);

FLIPPED by Zac Smith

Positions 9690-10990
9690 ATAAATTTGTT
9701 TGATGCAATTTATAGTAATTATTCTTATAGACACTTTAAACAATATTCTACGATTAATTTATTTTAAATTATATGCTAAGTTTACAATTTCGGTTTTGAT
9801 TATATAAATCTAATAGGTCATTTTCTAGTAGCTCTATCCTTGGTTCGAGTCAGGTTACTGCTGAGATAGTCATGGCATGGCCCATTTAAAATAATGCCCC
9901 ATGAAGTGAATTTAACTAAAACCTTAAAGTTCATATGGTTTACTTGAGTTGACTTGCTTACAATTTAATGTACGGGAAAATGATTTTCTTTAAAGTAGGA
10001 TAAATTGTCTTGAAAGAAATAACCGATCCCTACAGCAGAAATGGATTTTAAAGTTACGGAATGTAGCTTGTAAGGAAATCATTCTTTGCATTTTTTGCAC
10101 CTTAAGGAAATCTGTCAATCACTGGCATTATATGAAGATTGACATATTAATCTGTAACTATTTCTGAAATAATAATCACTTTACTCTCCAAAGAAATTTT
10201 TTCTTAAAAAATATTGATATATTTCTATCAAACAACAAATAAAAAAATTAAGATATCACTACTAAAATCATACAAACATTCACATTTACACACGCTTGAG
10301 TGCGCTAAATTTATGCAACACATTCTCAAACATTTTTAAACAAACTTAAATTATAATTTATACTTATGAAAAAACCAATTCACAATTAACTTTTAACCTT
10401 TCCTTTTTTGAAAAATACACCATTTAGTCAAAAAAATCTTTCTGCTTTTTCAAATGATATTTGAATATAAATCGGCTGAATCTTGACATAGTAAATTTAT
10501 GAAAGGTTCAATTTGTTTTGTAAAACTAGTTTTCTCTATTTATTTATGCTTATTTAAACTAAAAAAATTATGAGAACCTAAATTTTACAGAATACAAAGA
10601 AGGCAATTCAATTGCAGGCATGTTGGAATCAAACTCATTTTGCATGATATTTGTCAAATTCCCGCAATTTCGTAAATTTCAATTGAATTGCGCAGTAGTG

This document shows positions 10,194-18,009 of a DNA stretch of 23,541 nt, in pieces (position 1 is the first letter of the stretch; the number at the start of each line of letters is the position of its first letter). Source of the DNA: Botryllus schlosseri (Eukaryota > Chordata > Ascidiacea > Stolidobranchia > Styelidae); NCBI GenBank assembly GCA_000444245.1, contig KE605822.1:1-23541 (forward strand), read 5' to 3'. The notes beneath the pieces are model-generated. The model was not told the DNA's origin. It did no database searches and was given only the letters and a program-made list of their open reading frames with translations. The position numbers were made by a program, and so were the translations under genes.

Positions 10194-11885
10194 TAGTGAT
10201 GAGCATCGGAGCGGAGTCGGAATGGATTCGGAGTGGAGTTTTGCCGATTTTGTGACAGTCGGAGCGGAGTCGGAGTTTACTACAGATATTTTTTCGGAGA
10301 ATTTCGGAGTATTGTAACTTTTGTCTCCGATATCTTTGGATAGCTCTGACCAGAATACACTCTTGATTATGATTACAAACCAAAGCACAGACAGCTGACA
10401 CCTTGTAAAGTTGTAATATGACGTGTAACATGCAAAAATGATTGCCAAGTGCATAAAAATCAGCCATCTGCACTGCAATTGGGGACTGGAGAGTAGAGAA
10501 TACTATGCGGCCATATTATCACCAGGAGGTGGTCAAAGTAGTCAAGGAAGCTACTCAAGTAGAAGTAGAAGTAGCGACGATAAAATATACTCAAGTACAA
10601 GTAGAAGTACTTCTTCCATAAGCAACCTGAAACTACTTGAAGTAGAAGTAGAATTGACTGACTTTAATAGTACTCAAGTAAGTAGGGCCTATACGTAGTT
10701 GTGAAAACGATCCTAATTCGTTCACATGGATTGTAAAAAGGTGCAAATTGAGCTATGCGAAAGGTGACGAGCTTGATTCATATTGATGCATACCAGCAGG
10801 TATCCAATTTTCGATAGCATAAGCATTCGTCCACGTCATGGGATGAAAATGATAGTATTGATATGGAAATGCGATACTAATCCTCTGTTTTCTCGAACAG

Brad flipped his car after hitting a fire hydrant, right downtown, right on Fifth Street, right near our old apartment, the prefurnished one with the broken window and the red wall and the kitchen that had bookshelves instead of cabinets, he was driving, something happened, who knows, he hit the hydrant and the car went upward, upward, from the height of the hydrant and the height of the curb, and the car veered upward and over the hydrant, and the hydrant’s base cracked under the weight and pressure of the car and the angle of it, and the cracked base gave way so that the water could come out, and it came out, one huge spray into the underbelly of the car and out into the street below while car ascended into the air itself, at an angle, fast and strange, twisting, up and around, the body of the hydrant lifted, dislodged, entirely broken free, the water coming out as a geyser, up and out, the body of the hydrant rolling away, or more tumbling away, bouncing under the force of the impact, the force of the water, the car’s wheels spun and the engine roared freely, the tired no longer struggling against the friction of the road but against nothing, free air, spinning madly, the engine just bellowing as the car veered upward, the clanging of the hydrant as loud as the screaming of the engine and the roar of the water, all three a unified cacophony on Fifth Street near our old apartment, right in front of the convenience store where people would gather to smoke and scratch off lottery tickets and ask for change and sell weed and catch up with the other people who lived on the block or around the corner, and who we would sometimes buy forties with and scratch off lottery tickets and talk about what the other people on the block were doing, who they were with, where they had been and what they planned on doing, who was leaving town, alone, or leaving with someone else, people we knew or didn’t know or had only heard about, or people who we saw buying beer but who never hung out, and right next to the laundromat where someone died once in the bathroom, then they closed off the whole place with police tape, and everyone was crowded around trying to see who it was, if it was anyone we thought it would be, anyone we expected to die in a bathroom, or who always hung out in the laundromat for whatever reason, but it was just some nobody that no one knew, it was right in front of that laundromat where he flipped the car, his foot still on the gas, the car in the air, the tires spinning, engine screaming, water spraying, hydrant rolling off, and when the car landed it was the loudest of everything, a real crashing down, the whole car coming down from the air with its full weight, just a huge crash, the windows crunching into a million tiny bits and the hood crumpling in and the engine letting up, finally, a big groan into nothing, but the water still spraying up and wide, less murky now that it was finished clearing out the old silty pipes in the neighborhood and pushing in fresh clean water, spraying all over the upside down car, all over the street, the curb, like the car, car half on the curb, half in the street, Brad pinned between the wheel and the seat and the roof of the car but able eventually to wrench himself out through the busted-out window, on his back, coming out like a baby covered in glass and blood and just staring at the water coming up and spraying out everywhere while the radio kept playing, louder than almost everything else except for the water spraying out and splashing down, louder than Brad muttering “shit, goddamn,” over and over again, louder than him just muttering the same thing over and over again, wondering when the cops would come, whether anyone would call them, whether he would have to call them, wondering what would happen if they came, what would happen if they never came, all kinds of shit, over and over again, the same shit just over and over again in his head.

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